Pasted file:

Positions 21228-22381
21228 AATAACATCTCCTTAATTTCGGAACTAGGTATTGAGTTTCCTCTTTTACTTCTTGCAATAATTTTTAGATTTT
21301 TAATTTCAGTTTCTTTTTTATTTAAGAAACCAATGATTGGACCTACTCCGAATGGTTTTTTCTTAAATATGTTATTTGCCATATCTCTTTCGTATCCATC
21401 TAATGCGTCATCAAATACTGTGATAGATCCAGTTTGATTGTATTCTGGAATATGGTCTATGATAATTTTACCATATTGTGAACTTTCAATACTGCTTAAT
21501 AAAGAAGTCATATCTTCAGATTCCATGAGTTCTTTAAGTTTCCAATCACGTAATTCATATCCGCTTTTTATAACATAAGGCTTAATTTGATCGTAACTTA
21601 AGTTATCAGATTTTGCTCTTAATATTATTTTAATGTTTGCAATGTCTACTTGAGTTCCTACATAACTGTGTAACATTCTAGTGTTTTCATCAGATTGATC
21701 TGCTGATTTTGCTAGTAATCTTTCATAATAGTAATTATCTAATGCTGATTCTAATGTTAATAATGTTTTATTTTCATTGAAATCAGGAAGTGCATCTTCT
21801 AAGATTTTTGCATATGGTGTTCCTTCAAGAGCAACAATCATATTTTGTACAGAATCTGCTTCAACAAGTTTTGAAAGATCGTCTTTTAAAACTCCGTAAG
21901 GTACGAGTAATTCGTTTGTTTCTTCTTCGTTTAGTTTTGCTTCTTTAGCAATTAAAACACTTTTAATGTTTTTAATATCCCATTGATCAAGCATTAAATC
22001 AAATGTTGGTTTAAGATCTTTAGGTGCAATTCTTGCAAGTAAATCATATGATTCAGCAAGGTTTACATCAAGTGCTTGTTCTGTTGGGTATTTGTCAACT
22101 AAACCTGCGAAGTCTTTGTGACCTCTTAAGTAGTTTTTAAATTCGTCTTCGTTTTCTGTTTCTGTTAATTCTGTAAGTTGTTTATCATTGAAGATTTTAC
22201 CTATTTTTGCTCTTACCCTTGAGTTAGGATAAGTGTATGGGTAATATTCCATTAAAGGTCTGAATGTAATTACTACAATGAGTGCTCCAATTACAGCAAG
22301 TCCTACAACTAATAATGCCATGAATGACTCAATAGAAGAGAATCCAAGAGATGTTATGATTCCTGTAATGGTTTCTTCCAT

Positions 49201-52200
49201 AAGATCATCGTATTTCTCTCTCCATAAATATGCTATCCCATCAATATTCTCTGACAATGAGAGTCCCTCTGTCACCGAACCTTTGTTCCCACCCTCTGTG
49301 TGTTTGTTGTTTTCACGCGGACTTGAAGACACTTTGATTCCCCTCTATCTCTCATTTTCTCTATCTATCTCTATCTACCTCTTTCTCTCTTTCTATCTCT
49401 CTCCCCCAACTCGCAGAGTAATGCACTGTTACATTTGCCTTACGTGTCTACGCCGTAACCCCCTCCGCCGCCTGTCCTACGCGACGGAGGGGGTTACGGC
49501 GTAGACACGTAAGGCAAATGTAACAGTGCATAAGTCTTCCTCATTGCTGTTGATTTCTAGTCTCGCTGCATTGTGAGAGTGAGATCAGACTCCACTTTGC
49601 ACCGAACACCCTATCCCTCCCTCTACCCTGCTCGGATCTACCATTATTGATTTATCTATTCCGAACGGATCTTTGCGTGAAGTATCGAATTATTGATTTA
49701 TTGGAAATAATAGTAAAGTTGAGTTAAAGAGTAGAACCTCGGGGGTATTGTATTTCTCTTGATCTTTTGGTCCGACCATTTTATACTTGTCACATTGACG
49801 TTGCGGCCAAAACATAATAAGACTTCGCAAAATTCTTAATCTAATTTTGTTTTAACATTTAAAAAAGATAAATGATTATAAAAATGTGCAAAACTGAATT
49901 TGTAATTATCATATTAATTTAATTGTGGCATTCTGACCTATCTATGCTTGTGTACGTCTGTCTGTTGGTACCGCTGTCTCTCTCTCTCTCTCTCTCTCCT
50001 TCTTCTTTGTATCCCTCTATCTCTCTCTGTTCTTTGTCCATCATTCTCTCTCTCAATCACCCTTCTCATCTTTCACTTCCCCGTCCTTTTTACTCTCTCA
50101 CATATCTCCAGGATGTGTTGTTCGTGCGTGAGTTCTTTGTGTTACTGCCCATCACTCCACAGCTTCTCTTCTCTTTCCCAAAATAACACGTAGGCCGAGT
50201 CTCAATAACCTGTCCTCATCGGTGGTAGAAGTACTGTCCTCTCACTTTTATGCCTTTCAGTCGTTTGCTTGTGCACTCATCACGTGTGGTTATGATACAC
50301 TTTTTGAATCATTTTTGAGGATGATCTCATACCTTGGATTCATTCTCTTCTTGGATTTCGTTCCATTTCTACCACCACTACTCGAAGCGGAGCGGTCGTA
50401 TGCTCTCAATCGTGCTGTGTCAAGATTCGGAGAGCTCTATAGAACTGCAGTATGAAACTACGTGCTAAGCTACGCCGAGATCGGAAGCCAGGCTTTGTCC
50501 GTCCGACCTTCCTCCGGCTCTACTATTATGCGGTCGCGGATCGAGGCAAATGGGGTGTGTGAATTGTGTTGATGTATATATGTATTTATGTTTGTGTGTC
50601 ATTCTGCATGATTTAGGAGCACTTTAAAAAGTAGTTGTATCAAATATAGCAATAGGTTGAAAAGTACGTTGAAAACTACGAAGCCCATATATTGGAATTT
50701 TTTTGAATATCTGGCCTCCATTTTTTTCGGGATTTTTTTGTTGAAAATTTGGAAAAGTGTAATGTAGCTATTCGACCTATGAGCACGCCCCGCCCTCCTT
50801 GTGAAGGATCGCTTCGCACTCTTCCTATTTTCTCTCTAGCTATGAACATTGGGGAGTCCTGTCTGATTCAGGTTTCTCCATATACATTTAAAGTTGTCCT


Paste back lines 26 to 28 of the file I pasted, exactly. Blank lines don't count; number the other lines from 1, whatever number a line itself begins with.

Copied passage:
50301 TTTTTGAATCATTTTTGAGGATGATCTCATACCTTGGATTCATTCTCTTCTTGGATTTCGTTCCATTTCTACCACCACTACTCGAAGCGGAGCGGTCGTA
50401 TGCTCTCAATCGTGCTGTGTCAAGATTCGGAGAGCTCTATAGAACTGCAGTATGAAACTACGTGCTAAGCTACGCCGAGATCGGAAGCCAGGCTTTGTCC
50501 GTCCGACCTTCCTCCGGCTCTACTATTATGCGGTCGCGGATCGAGGCAAATGGGGTGTGTGAATTGTGTTGATGTATATATGTATTTATGTTTGTGTGTC